But Bill, I replied, I hate trains.
You ll learn to love them, Howard. Besides, you have enough independent means to be able to afford a large commitment of your time at low rates to something that will end one day with no follow-up.
All right, I ll try, but only until I can find someone else.
At the time I thought I could go in and organize a team consisting of a corporate associate, a government liaison, and a litigator, all of whom would devote small amounts of their time to specific problems, while the Reading, under its own legal staff, would run itself and I could become essentially a figurehead. This was the first of many errors on my part, for I found that, like Br er Rabbit and the Tar Baby, the more I touched it, the more it drew me in. Still, this was a gradual process. I remember going home after an early meeting and telling my wife that I had the Reading. She asked if I knew a lot about railroad law. Nothing whatsoever, I told her. They ve got a legal department, and as trustees counsel my job is sort of to look self-important, collect fees, and assign specific help for specific tasks.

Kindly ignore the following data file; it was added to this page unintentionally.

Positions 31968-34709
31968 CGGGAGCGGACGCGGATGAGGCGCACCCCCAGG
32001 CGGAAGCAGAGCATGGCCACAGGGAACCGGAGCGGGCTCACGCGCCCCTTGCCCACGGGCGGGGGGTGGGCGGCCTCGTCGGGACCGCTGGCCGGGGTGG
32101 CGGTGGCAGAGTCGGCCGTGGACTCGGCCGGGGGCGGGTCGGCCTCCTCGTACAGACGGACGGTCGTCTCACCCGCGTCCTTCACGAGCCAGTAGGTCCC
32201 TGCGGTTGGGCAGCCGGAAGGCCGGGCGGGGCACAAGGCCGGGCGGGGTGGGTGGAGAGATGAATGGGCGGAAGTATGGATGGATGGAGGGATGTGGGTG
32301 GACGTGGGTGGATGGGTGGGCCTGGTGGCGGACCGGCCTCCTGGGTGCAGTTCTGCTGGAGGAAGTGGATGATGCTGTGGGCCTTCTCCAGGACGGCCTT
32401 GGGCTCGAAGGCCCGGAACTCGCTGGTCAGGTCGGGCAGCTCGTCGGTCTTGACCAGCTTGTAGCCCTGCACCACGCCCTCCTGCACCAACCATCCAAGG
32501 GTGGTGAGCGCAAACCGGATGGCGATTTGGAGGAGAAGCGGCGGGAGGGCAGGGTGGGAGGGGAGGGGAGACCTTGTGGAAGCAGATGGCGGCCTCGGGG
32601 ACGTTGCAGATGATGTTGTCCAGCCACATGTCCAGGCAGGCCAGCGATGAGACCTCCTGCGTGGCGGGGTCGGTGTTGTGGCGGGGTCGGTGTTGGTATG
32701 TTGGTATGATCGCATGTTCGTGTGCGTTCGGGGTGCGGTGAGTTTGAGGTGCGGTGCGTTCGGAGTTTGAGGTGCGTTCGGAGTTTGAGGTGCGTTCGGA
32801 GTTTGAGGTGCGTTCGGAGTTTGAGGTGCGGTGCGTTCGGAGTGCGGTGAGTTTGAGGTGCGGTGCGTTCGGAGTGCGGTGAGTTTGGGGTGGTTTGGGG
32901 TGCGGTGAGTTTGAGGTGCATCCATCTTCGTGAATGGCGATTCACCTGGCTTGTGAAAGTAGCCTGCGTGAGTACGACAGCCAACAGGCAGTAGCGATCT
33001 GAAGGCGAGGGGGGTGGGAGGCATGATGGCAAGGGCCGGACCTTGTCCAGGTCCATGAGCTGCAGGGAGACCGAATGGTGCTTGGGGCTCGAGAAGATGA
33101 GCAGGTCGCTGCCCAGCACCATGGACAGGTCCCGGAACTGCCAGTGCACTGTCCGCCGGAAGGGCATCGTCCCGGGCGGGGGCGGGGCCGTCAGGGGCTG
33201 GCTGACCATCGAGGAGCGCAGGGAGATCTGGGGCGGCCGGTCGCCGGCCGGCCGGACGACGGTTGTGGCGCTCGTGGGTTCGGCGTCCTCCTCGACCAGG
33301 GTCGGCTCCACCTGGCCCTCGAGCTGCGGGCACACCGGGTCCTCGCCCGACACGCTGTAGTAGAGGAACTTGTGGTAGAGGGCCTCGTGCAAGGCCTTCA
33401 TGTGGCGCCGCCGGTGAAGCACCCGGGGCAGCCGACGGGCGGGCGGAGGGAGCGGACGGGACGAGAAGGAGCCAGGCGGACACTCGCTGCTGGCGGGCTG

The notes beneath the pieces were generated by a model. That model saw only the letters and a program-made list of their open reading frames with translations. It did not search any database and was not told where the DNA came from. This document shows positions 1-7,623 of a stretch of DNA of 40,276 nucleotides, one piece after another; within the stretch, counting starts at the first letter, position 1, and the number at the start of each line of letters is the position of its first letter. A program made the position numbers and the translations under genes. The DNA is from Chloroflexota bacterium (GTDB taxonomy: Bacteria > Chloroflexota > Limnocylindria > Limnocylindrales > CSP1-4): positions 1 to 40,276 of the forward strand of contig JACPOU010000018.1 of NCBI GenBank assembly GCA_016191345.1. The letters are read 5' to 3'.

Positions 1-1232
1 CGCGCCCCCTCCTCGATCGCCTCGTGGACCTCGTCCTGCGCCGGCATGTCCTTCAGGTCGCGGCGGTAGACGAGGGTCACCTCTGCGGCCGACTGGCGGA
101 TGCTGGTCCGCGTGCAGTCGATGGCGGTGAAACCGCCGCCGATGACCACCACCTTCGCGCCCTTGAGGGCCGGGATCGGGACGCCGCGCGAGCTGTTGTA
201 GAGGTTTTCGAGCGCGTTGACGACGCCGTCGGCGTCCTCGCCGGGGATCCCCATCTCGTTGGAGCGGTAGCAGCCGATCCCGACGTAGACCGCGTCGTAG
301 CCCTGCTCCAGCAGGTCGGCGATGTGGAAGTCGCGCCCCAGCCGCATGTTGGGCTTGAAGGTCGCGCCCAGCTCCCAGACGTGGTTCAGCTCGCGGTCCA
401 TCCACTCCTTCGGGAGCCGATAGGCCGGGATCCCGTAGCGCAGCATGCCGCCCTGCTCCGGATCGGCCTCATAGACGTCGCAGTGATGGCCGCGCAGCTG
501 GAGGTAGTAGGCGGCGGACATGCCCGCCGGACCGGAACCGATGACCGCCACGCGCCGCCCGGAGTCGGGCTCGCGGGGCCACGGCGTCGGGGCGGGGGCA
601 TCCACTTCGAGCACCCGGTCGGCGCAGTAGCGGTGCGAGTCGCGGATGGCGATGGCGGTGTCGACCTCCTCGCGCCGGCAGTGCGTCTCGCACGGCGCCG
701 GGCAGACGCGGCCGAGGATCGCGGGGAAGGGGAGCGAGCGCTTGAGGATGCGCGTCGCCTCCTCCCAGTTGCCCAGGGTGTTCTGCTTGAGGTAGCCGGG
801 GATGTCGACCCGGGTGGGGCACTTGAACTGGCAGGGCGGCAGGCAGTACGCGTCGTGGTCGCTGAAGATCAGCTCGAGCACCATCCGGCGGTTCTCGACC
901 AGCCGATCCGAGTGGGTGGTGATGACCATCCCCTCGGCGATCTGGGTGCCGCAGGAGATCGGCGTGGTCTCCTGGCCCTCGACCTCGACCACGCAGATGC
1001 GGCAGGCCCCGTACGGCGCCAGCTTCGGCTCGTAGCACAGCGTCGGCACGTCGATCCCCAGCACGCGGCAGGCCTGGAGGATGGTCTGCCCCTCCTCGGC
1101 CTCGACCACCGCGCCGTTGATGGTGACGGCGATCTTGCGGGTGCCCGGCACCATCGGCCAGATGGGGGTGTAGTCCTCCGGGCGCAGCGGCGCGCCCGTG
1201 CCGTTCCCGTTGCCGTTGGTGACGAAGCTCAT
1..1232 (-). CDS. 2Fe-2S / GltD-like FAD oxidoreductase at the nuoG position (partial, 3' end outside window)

Still, from those early months came the one decision of mine that really mattered to the eventual success of the enterprise. At that time, and earlier, there existed an attitude among those employed in large private law firms that the dregs of the profession ended up working for the government (federal, state, or local) or in corporate legal departments. This misconception has long since vanished, but it infected my two predecessors. Our first lawyer in charge of the account treated the Reading staff attorneys as virtual errand boys, fit only to get coffee, on the grounds, I suppose, that they were mere house counsel and, what is worse, that if they d been any good at all, the railroad would not have gone bankrupt. His successor, the man who preceded me, employed a different tactic. He was the soul of courtesy and affability, but he had the habit of summoning the senior Reading lawyers to meetings in our offices at 8:00 AM , at which he wouldn t appear until 7:00 PM . He would call in during the day, saying that he was tied up with Senator Hugh Scott (our then counsel to the firm) or John Bunting (then CEO of First Pennsylvania Bank) or some other mythological figure. Finally he arrived, made a few largely irrelevant comments, rescheduled the meeting for some later date, and then departed, thereby wasting the entire day of two pressured, busy men. As one of them said to me later, on being called forth to meet they simply grabbed whatever they could from their desks so that they could so something with their days.